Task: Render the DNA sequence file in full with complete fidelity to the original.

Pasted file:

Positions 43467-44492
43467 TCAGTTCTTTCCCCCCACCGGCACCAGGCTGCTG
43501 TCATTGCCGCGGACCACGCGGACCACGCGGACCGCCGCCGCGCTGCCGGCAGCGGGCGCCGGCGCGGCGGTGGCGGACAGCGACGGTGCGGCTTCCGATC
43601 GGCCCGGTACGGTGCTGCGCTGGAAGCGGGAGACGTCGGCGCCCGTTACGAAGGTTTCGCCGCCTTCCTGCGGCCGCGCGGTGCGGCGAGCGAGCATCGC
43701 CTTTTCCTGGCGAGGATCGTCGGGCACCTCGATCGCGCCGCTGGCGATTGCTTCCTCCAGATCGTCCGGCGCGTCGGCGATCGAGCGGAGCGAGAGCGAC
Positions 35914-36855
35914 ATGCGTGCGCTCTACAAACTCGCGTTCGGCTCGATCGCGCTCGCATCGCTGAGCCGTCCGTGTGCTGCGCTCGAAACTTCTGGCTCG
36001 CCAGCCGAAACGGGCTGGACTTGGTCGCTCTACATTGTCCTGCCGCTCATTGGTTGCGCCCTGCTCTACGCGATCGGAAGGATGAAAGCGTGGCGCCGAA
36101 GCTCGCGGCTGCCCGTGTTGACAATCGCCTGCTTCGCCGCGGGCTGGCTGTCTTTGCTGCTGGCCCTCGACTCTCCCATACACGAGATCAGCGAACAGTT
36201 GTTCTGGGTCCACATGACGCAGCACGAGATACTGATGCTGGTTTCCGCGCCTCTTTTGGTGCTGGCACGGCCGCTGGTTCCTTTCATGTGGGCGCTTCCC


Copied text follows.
Positions 43467-44492
43467 TCAGTTCTTTCCCCCCACCGGCACCAGGCTGCTG
43501 TCATTGCCGCGGACCACGCGGACCACGCGGACCGCCGCCGCGCTGCCGGCAGCGGGCGCCGGCGCGGCGGTGGCGGACAGCGACGGTGCGGCTTCCGATC
43601 GGCCCGGTACGGTGCTGCGCTGGAAGCGGGAGACGTCGGCGCCCGTTACGAAGGTTTCGCCGCCTTCCTGCGGCCGCGCGGTGCGGCGAGCGAGCATCGC
43701 CTTTTCCTGGCGAGGATCGTCGGGCACCTCGATCGCGCCGCTGGCGATTGCTTCCTCCAGATCGTCCGGCGCGTCGGCGATCGAGCGGAGCGAGAGCGAC
Positions 35914-36855
35914 ATGCGTGCGCTCTACAAACTCGCGTTCGGCTCGATCGCGCTCGCATCGCTGAGCCGTCCGTGTGCTGCGCTCGAAACTTCTGGCTCG
36001 CCAGCCGAAACGGGCTGGACTTGGTCGCTCTACATTGTCCTGCCGCTCATTGGTTGCGCCCTGCTCTACGCGATCGGAAGGATGAAAGCGTGGCGCCGAA
36101 GCTCGCGGCTGCCCGTGTTGACAATCGCCTGCTTCGCCGCGGGCTGGCTGTCTTTGCTGCTGGCCCTCGACTCTCCCATACACGAGATCAGCGAACAGTT
36201 GTTCTGGGTCCACATGACGCAGCACGAGATACTGATGCTGGTTTCCGCGCCTCTTTTGGTGCTGGCACGGCCGCTGGTTCCTTTCATGTGGGCGCTTCCC